Fig. 1 The three representational levels in chemistry (Johnstone, 1991).

The chemistry triplet is often shown as the vertex of an equilateral triangle to symbolize the equal importance of each type of representation and the links between them in understanding chemistry (Lin et al., 2016). Although this interpretation of the triplet is common, other valid frameworks and perspectives exist and are in use in chemistry education research and instruction (Gilbert and Treagust, 2009; Talanquer, 2011; Taber, 2013). Taber (2013) believed that it was not helpful to think of symbolic knowledge as a discrete ‘level’ of chemistry knowledge that is one element of an ontological triad of macroscopic–submicroscopic–symbolic. The symbolic level can act as a bridge between the other two levels by simultaneously representing both the macroscopic and submicrosopic, and aiding us in shifting between these levels in our explanations. It is such shifts that are so important in building up the explanatory schemes that make chemistry a science (offering explanation and prediction) and not just a natural history that catalogues and characterises substances (Taber, 2013).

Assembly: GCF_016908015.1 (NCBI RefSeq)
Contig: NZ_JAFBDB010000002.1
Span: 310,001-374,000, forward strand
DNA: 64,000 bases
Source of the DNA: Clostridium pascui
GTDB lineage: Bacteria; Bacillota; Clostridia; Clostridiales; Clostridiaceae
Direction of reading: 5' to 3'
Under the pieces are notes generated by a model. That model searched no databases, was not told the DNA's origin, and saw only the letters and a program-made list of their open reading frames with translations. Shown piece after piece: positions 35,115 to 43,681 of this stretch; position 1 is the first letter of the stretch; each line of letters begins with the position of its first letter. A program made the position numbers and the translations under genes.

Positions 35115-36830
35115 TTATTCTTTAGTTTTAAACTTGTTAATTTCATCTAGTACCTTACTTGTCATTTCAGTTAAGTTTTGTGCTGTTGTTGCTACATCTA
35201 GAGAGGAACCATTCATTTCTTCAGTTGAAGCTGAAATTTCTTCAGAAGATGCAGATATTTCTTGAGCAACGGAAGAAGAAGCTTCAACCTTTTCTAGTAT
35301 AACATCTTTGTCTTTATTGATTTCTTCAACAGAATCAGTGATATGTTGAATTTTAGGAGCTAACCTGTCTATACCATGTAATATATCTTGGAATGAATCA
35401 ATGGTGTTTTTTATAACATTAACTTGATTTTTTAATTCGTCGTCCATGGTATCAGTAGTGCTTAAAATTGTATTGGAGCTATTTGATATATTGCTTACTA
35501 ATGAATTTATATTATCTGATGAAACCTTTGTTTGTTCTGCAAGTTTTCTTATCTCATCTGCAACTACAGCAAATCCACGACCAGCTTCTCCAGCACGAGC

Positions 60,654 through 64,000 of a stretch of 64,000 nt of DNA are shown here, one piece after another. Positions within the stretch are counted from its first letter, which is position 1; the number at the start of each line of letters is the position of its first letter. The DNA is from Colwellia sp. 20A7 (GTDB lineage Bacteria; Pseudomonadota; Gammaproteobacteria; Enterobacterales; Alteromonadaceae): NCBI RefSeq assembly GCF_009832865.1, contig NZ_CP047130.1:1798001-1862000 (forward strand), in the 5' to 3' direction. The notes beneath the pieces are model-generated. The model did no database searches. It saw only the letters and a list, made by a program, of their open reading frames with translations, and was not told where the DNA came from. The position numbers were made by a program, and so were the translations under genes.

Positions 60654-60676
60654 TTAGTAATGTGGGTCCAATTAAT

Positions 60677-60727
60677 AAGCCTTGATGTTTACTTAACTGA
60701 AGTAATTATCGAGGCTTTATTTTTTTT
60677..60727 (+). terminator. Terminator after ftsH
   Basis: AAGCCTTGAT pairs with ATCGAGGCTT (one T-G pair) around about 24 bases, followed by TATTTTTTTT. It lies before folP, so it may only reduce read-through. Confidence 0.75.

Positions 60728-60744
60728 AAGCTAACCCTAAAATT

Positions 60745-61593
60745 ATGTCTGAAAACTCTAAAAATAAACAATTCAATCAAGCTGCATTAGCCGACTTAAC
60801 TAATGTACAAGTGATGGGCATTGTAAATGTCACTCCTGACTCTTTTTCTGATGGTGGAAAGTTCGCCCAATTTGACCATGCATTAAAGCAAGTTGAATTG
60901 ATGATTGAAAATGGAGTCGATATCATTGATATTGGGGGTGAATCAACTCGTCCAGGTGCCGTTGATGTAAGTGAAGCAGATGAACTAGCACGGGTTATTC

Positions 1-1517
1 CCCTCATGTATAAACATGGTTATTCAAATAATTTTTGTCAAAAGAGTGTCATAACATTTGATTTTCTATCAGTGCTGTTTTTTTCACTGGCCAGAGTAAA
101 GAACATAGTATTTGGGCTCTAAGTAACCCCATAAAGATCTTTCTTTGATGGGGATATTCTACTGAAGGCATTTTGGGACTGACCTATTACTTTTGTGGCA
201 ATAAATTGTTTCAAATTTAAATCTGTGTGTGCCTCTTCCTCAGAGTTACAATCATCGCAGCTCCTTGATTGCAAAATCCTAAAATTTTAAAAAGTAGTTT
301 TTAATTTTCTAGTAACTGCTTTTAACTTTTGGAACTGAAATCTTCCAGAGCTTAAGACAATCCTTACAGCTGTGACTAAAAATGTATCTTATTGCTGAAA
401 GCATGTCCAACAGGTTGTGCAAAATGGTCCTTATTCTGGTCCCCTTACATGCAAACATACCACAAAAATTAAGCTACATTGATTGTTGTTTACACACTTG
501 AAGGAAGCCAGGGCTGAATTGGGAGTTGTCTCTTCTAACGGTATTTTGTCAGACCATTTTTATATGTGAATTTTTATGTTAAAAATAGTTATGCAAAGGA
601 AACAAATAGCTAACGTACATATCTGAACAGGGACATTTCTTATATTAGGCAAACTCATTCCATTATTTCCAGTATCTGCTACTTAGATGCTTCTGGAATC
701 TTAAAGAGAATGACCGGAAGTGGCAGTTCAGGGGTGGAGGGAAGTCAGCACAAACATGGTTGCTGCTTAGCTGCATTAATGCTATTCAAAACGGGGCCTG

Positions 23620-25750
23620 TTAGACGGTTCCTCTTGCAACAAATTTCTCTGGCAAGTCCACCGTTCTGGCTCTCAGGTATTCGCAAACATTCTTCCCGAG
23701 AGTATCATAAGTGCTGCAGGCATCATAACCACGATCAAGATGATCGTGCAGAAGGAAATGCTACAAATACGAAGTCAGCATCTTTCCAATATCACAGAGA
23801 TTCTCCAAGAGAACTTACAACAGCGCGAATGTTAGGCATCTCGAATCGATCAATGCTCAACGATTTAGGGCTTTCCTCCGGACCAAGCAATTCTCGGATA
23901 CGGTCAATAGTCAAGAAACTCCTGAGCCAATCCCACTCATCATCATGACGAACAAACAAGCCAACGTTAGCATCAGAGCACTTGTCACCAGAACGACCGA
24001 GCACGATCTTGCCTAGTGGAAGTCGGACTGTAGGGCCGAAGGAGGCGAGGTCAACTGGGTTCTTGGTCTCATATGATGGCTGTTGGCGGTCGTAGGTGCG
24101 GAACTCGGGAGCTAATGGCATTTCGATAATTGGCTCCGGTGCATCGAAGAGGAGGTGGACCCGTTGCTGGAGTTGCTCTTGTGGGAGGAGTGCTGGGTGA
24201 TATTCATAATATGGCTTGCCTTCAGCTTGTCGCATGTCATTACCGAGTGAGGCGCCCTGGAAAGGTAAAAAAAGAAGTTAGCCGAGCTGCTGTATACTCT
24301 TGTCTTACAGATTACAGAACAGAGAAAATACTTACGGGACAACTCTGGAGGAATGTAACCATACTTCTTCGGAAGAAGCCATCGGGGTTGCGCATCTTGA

Due to its abstract nature, chemistry relies on a system of representations. As representations are commonly used in explanations of macroscopic phenomena and as a way of communicating chemical ideas (Sim and Daniel, 2014), representational abilities have become a necessary skill in learning chemistry. Since chemical composition, structure, qualitative and quantitative descriptions of chemical reactions have to be expressed by symbolic representations, it is essential for students to thoroughly absorb the method of converting a symbol into the meaningful information it represents (Kozma and Russell, 1997). For the sake of improving symbolic representation instruction in chemistry, it is important to understand the extent to which students have developed chemical symbol representation abilities (CSRA). Unfortunately, until now, few attempts have been made to research students' symbolic representations (Jaber and BouJaoude, 2012; Milenkovic et al., 2014). In order to fill the gap, this study aims to develop and validate an instrument to evaluate senior high school students' chemical symbol representation abilities (CSRA).

Literature review